May she be the first of many.
“I dont know about this paper and the truth is, I never read it and wont miss it but the trend is disturbing. Its the smaller pubs with local appeal that will feel the pain of the public distrust and hard economic times...”
On target. The scummy liberals have destroyed print media in this country. Try to start up a print publication and the people and advertisers will immediately assume it’s a leftist publication.
It will take a ton of money to start up a publication and run it with few advertising dollars to prove to the local community that it’s not a clone of the leftist New York Times.
Real-Estate Ads Find New Home on Web in Recession
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Future of Advertising? Print, TV, Online Ads
Famed Paper Mill in Maine Shuts Down After 110 Years
This conservative paper couldn’t make it.
The Bulletin folds after five years
By Robert Moran
INQUIRER STAFF WRITER
The Bulletin, a Philadelphia newspaper that developed a loyal following for being a strident conservative voice in the region, folded this afternoon, employees confirmed.
That’s a good idea! I will do that.
I had subscribed for over 30 years but I’ve had enough.
For TV, radio veterans, the end comes without warning
Local newspapers - why did they end up owned by corporate conglomerates?
How Steve Brill pitched newspaper executives on charging for online content and why theyre buying it
Young entrepreneurs grow online revenue
Did Publishers Collude? Does it Matter?
Media industry feels pain of GM bankruptcy
From your lips quisling Fisher, from your lips.
"But ad revenue, the lifeblood of journalism, dried up, both because of the recession and because of the massive shift of advertisers' dollars, interest and energy from the old standby of print papers to a hodgepodge of other outlets, both online and not (mostly to nowhere, actually--this is the great unwritten story of the dismantling of the news industry, the concomitant decline of the advertising and public relations businesses)."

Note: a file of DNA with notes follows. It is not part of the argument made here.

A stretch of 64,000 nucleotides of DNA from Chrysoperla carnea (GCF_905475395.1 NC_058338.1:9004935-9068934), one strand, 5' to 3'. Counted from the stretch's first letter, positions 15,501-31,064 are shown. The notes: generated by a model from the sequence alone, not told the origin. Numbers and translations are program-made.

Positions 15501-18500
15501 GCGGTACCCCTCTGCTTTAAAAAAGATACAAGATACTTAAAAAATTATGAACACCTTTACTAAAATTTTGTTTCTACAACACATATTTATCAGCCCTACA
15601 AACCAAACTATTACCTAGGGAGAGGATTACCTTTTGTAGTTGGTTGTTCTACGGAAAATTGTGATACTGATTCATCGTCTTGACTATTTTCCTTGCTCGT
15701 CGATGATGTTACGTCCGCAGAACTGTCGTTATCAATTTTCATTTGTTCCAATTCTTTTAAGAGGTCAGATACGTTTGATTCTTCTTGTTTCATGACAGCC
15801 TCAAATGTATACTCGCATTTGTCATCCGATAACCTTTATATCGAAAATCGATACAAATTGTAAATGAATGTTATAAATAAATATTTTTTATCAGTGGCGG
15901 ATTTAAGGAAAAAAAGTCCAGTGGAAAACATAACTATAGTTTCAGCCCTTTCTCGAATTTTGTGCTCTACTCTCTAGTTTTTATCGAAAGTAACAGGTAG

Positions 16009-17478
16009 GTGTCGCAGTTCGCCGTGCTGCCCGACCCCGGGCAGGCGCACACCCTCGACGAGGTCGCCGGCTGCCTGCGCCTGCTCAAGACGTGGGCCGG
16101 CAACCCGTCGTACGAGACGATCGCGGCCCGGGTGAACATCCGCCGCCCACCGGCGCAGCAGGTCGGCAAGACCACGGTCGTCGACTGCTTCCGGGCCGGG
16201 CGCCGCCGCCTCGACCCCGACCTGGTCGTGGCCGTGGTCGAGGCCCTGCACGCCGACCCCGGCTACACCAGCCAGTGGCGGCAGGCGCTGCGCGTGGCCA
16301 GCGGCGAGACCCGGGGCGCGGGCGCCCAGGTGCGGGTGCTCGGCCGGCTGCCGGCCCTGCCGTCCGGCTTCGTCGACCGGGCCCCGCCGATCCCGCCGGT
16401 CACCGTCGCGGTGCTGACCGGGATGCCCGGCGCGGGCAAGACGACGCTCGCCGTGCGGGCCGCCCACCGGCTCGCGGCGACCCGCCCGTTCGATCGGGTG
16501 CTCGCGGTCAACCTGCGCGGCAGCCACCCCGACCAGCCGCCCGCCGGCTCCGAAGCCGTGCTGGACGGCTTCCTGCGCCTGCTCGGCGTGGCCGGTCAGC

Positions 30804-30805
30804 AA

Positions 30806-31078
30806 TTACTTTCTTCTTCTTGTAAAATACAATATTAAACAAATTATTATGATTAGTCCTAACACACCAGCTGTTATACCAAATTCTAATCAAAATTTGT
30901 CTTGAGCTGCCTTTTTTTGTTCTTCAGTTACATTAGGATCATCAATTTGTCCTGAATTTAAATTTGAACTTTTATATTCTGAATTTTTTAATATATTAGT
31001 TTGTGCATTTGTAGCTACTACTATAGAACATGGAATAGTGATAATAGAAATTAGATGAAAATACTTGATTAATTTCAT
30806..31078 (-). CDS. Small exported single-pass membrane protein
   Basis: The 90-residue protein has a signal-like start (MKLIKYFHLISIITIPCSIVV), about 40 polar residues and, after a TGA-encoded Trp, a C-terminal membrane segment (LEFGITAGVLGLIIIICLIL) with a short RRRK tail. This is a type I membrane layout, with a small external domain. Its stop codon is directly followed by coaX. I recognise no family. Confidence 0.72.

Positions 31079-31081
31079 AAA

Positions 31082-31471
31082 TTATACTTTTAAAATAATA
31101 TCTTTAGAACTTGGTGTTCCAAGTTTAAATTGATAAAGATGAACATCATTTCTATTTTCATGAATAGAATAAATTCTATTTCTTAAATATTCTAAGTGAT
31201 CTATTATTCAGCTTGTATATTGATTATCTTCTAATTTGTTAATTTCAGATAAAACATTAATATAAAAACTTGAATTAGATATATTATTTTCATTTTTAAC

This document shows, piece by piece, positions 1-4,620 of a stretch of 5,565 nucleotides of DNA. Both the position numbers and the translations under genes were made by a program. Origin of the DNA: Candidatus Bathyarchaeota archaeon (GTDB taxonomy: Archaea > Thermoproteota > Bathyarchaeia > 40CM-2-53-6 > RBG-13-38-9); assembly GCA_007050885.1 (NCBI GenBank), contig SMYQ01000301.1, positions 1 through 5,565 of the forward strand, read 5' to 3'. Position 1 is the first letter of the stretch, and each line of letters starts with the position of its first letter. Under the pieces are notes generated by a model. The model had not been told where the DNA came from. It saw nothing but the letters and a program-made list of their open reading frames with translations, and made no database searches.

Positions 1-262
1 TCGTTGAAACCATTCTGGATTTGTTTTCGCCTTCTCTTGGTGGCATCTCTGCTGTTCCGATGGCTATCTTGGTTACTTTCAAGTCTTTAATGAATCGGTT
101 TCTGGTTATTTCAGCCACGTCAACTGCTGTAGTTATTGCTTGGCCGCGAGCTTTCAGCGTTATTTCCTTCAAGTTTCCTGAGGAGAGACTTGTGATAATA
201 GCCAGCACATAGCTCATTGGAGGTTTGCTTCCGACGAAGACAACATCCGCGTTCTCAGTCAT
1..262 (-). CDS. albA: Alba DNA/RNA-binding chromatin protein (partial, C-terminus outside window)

Keep telling yourself that quisling Fisher, keep telling yourself that. :^)
All the hardware needed for a new start up can be purchased at a bankruptcy auction for pennies on the dollar.
As for content?
Content speaks for itself.
Any individual(s) seeking to bring a right-wing POV to print obviously must have a plan and unfortunately the youngsters know not the meaning of "conservatism
Considering the state of the GOP I'm not sure what they'd say or where they'd start.
A startup printer should have to go after both left *&* right with hammer & tong under the circumstances.
Both right-wingers & leftists *love* being told how correct their way is; especially, when [it] isn't.
Honesty's a tough sell regardless the audience, these days.
The Liberal-Socialist quisling mediots won by default since there really isn't much choice anymore, is there.
Always been that way. What the other side is selling - Something for Nothing - has always been a workable scam.